One very welcome addition is a new front control dial on the handgrip. This means that there are now four dials – one more than the A6700, and the same as on the A7 IV. The exposure compensation dial is unmarked, and the dial functions are all customisable.
However, the handgrip is rather small, even compared to the A6700. A knock-on effect of this is that there are fewer function buttons, too, compared to both the A6700 and the A7 IV.
There’s no joystick for positioning the focus point, or choosing between subjects recognised by the AF system. Instead, you have to use the d-pad, which already controls other functions, meaning you have to continually toggle its operational mode. This makes for clunky, unintuitive operation.
You do at least get a proper touch interface, including Sony’s latest onscreen touch buttons. Both the onscreen Fn menu and the main menu can also be operated by touch.
Sony Alpha A7C II: Viewfinder and screen
Again, this is identical to the A7CR, so the full discussion can again be found in that review.
2.36m-dot, 0.7x viewfinder. This is a sensible compromise given the body size, but even so, it’s smaller and lower resolution than similarly priced cameras. Unlike the A6700, there’s no option to fit a larger eye cup, which can be a problem in bright sunlight.
3in, 1.04m-dot fully articulated screen. Again, while perfectly usable, this is lower resolution than other full-frame models at a similar price. It can be set facing in almost any direction: up, down, or forwards for selfies.
Sony Alpha A7C II: Autofocus
At the risk of sounding like a stuck record, again the A7C II behaves in essentially the same way as the A7CR. The subject recognition AF is extremely impressive, thanks to its dedicated AI processor, picking up subjects when they’re small and distant and tracking them reliably.
ILCE-7CM2 · f/6.3 · 1/500s · 400mm · ISO200
However, the fact that you have to choose the subject type in advance, combined with the lack of a joystick, make the AF system slow and clunky to set up. Canon’s AF system on the EOS R6 Mark II, for example, is much easier to use.
Sony Alpha A7CR: First Impressions
Having spent some time shooting with the Sony Alpha A7C II alongside the A7CR before their official launch, it’s clear that as we’d expect, it delivers essentially the same image quality as the Sony Alpha 7 IV, while behaving in almost exactly the same way as its higher-resolution sibling. So yes, you get a compact full-frame mirrorless camera that performs extremely well in terms of image quality and autofocus capability. But as to whether it really makes sense to buy an A7C II for not all that much less than an A7 IV, that’s very much open to question.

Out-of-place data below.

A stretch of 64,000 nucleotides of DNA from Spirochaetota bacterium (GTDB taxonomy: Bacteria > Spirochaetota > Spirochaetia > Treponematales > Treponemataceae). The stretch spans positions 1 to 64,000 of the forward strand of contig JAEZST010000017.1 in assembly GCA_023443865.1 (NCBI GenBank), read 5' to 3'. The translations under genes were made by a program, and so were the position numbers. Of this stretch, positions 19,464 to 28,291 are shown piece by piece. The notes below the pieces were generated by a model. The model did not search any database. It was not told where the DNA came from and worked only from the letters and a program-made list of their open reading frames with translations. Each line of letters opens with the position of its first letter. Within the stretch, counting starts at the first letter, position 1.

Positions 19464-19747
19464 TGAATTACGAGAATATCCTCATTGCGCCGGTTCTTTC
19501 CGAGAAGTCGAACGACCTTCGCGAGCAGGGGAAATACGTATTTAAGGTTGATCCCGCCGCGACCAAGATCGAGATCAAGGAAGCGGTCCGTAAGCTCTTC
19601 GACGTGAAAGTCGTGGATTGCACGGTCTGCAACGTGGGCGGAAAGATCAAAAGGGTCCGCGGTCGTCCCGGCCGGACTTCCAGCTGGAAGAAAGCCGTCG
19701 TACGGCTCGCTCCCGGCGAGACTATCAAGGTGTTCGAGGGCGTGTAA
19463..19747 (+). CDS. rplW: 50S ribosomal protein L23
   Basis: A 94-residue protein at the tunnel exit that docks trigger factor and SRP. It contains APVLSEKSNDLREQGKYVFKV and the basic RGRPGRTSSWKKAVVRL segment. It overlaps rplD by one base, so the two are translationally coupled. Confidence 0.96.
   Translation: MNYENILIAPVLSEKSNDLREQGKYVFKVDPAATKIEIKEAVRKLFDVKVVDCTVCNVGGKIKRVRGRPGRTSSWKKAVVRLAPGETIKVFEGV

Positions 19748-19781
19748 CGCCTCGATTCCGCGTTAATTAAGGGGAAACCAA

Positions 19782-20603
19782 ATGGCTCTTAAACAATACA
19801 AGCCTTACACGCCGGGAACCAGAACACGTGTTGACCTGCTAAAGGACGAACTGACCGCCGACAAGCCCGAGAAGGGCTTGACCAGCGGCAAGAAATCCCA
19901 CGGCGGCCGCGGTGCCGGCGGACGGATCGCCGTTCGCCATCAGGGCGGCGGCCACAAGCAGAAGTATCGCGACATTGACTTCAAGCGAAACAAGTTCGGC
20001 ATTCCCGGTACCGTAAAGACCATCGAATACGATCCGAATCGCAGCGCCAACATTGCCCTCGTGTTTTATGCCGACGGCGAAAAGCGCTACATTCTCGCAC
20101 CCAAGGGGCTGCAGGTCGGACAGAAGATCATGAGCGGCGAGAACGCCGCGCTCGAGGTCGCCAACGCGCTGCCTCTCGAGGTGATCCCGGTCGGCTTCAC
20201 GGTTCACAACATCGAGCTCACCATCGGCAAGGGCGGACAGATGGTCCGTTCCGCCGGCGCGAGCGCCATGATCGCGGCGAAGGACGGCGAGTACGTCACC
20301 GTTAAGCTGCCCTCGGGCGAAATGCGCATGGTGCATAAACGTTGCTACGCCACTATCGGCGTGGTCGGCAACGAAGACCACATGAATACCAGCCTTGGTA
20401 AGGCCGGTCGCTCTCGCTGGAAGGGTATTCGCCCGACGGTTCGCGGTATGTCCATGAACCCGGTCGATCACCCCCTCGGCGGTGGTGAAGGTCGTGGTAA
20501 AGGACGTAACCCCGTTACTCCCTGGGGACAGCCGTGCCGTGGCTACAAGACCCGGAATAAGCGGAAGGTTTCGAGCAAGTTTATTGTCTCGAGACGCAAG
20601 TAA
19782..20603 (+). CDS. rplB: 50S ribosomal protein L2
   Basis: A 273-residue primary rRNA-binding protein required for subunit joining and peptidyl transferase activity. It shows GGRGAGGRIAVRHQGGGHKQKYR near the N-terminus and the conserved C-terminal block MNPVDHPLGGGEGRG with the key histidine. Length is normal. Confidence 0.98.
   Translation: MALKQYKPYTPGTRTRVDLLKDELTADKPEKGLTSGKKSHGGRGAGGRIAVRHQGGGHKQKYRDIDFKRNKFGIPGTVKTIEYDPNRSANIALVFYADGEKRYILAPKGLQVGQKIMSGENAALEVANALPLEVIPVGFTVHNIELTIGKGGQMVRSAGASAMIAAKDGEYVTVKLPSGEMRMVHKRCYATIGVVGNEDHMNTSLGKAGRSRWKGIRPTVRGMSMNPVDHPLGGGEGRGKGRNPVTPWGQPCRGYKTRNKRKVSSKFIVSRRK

Personally, while I really wanted to like these cameras, the compromises they bring don’t really seem to be worth the size saving. Some of these are entirely understandable to keep the body size small – for example the relatively small viewfinder, single card slot, and simplified shutter. But others just seem unnecessary – if the A6700 can have a larger handgrip, more function buttons, and a proper viewfinder eyecup, why can’t the A7C II and A7CR? These feel purely like marketing decisions, presumably to differentiate the new cameras from their SLR-shaped counterparts.
Then there’s the clunky interface that’s necessitated by Sony’s decision not to fit a dedicated AF controller joystick. Almost every other full-frame mirrorless camera on the market has such a control, for the simple fact that they’re incredibly useful. It’s not as if there’s insufficient space on the body – Sony could have just moved the Fn button elsewhere on the top or the back.
ILCE-7CM2 · f/8 · 1/200s · 61mm · ISO100
Plus, of course, there’s the elephant in the room with the whole concept of compact full-frame setups: you still need to use full-frame lenses. These cameras are great if you’re happy shooting with compact primes, but make less sense with almost any zoom lens you might choose to use. If you really want a compact system, then basing it on a smaller sensor size makes more sense.
Of course, it’s still important to give Sony credit for offering users a choice of body styles, and I’m sure that some photographers will find that A7C II to be a very agreeable companion. But to me, its just a shame that it and the A7CR aren’t just that bit better designed.
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Sony Alpha 7CR: Full Specifications